Cloud Atlas. What to say about Cloud Atlas? This is the question that has been running through my mind since I finished my highly anticipated reading of it last week. I’m hesitant to talk in too much detail about the nuances of the book so as not to ruin the reading experience for anyone who might be on the verge of picking it up. The way in which this book unfolds, and then refolds, is unlike anything else and I’m glad that I went into it without knowing too much in advance. So, if you haven’t read the book and want absolutely no spoilers, stop here. If you’ve already read it, or if you haven’t and don’t might just a few revealing details, read on.
The novel is composed of six separate stories. To say that they are connected or interrelated would be to oversimplify things. The most accurate description I've come across so far is to say that the book is set up as a kind of stacking Matryoshka doll that opens and closes, with the six stories presented in the order of 1, 2, 3, 4, 5, 6, 5, 4, 3, 2, 1. The stories progress from the past into the future and back again, with number 1 being the most historic and number 6 taking place in a far-off, post-apocalyptic future. My one word of caution about the book is that the first storyline, set on a ship sailing the South Pacific seas in the 1800s, is actually the weakest of the group, and may require a bit of soldiering through. Getting to the subsequent storylines is worth the effort, though. They cover a range of different genres and offer something for every reader’s taste, from a noir thriller in the 1970s to a modern day British comedy to a futuristic dystopian tale. With each genre comes a vastly different writing style that, to be honest, can be a little jarring when you’re first introduced to each new story. I wouldn’t go so far as to say that the transitions were confusing, but they did make me feel as though I had to be on high alert while reading, which isn’t necessarily a bad thing. It made me realize how, as a pretty fast reader, I tend to quickly adapt to the flow of the writing in a particular book and just fly through the pages. Of course, an easy flow isn’t a bad quality for a piece of writing to have, but with Cloud Atlas I gave extra attention to every word so as not to miss any clues about the connections between stories.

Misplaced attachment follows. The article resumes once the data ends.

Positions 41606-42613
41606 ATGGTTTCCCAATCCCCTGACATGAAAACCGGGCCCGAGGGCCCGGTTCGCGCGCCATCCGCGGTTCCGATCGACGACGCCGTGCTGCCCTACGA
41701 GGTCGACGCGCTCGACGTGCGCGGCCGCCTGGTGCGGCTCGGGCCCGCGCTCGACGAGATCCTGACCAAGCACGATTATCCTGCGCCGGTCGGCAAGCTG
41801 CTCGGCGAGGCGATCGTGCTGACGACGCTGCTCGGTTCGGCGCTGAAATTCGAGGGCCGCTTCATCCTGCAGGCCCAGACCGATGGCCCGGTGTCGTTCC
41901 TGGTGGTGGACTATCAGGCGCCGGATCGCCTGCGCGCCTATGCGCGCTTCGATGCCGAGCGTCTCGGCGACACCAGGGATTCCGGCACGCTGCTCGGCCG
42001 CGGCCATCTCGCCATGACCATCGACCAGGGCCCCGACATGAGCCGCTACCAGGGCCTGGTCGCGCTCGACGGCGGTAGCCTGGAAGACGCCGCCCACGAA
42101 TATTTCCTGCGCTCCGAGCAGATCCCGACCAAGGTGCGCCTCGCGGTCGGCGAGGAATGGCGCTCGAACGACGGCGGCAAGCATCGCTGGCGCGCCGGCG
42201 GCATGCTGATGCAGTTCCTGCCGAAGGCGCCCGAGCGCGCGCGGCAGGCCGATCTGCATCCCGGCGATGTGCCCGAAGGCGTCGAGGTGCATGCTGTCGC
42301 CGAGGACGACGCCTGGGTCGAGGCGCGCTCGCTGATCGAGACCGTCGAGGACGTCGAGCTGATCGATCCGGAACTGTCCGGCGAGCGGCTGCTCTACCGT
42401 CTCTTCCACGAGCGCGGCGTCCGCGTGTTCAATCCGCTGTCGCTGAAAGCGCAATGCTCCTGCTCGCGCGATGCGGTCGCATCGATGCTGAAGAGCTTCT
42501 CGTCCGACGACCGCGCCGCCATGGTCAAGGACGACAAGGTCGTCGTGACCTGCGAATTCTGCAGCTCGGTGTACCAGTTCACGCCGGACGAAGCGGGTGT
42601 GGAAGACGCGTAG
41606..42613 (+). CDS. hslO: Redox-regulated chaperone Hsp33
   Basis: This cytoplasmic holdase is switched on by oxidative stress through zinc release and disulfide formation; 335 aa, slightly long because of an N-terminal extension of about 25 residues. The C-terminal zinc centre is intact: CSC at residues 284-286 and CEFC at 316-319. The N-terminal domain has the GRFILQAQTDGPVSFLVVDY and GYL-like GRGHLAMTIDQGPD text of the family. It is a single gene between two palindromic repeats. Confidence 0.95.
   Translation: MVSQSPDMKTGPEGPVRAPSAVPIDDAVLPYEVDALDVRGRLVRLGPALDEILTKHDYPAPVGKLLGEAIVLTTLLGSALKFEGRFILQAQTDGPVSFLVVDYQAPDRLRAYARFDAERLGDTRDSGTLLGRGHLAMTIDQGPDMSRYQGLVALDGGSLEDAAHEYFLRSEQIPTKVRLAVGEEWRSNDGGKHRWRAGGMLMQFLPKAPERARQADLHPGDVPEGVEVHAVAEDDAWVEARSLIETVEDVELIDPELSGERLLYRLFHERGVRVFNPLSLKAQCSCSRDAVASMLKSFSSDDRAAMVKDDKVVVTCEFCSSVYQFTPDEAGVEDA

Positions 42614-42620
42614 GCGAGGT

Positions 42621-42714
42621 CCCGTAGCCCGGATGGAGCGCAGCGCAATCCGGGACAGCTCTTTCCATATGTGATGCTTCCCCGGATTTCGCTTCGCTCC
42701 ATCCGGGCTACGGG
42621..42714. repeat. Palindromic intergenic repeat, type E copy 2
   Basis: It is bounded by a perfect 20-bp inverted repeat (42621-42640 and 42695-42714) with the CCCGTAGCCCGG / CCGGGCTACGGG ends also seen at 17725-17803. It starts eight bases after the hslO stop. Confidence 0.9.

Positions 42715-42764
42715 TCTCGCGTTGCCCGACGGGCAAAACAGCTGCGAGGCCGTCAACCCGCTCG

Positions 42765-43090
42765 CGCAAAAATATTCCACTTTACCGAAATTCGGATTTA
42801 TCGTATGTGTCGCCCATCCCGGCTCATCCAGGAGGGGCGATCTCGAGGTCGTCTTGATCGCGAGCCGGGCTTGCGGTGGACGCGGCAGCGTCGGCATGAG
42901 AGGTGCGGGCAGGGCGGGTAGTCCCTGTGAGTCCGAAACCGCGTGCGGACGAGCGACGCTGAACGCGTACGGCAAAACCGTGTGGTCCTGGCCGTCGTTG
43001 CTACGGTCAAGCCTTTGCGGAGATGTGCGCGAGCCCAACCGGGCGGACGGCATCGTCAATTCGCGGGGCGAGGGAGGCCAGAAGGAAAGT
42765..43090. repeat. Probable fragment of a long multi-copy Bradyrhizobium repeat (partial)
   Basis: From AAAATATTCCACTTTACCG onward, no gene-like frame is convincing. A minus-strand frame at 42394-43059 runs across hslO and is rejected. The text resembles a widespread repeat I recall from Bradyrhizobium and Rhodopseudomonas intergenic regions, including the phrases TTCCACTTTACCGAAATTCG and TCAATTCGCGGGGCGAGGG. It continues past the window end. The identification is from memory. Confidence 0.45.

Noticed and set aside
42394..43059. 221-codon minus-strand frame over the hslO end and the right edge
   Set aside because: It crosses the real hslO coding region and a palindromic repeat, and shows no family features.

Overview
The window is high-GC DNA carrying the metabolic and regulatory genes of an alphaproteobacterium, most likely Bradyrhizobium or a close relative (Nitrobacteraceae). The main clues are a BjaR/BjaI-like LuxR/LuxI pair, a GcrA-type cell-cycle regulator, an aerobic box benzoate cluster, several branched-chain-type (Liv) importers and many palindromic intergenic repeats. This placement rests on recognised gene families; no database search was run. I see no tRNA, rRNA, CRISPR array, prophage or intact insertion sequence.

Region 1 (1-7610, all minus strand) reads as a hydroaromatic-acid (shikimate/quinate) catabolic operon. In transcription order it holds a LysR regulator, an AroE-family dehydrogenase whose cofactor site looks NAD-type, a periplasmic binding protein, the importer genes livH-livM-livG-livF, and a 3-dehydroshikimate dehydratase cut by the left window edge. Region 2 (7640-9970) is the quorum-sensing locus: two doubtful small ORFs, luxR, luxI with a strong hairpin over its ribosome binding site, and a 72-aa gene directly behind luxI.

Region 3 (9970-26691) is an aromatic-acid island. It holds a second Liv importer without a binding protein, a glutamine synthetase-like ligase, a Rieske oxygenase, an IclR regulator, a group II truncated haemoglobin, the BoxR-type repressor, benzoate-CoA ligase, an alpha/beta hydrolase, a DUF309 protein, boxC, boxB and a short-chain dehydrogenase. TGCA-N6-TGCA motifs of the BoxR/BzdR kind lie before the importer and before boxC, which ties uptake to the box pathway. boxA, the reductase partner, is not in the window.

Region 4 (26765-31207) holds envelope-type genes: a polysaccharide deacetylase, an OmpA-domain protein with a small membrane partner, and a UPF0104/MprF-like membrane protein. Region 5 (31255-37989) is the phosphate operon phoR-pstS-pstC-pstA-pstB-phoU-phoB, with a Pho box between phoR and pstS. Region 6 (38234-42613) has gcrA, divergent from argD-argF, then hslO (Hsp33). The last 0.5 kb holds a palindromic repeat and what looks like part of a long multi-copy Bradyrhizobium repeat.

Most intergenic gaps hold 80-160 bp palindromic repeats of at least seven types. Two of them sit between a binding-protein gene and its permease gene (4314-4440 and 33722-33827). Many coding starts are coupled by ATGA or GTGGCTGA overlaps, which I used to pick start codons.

And speaking of those connections, I thought they were just about perfectly executed. With each revelation in the book, Mitchell successfully balances enough surprise to stop you in your reading tracks for a moment with enough subtlety to still leave room for interpretation. One of the themes he explores is that of storytelling, and the idea of a story within a story. Moving through the six vignettes you soon see a pattern in which the preceding story turns up as some kind of narrative form in the current story. For instance, the characters and plot of the third story in the series turn up in the fourth story in the form of an unsolicited manuscript sent to a publisher. The publisher's adventures, which unfold in the fourth story, turn out to be a movie that the characters in the fifth story watch. Yet even though this story within a story pattern exists, its actual meaning is never definitively established. The interplay of reality and fiction is one obvious theme. The idea of history repeating itself is another, as is the idea of reincarnation, hinted at through the symbol of a uniquely shaped birthmark that's shared by several characters. Just as the six stories exist in layers in the novel, the ideas that Mitchell explores are layered together in a similar coexistence, leaving it to the reader to decide how much or how little to buy into each one.
If you've stuck with me this far, has any of this made sense? Cloud Atlas is definitely one of those books that's best discussed with other people who have read it. So, hurry up and go read it! I need someone to talk to about it!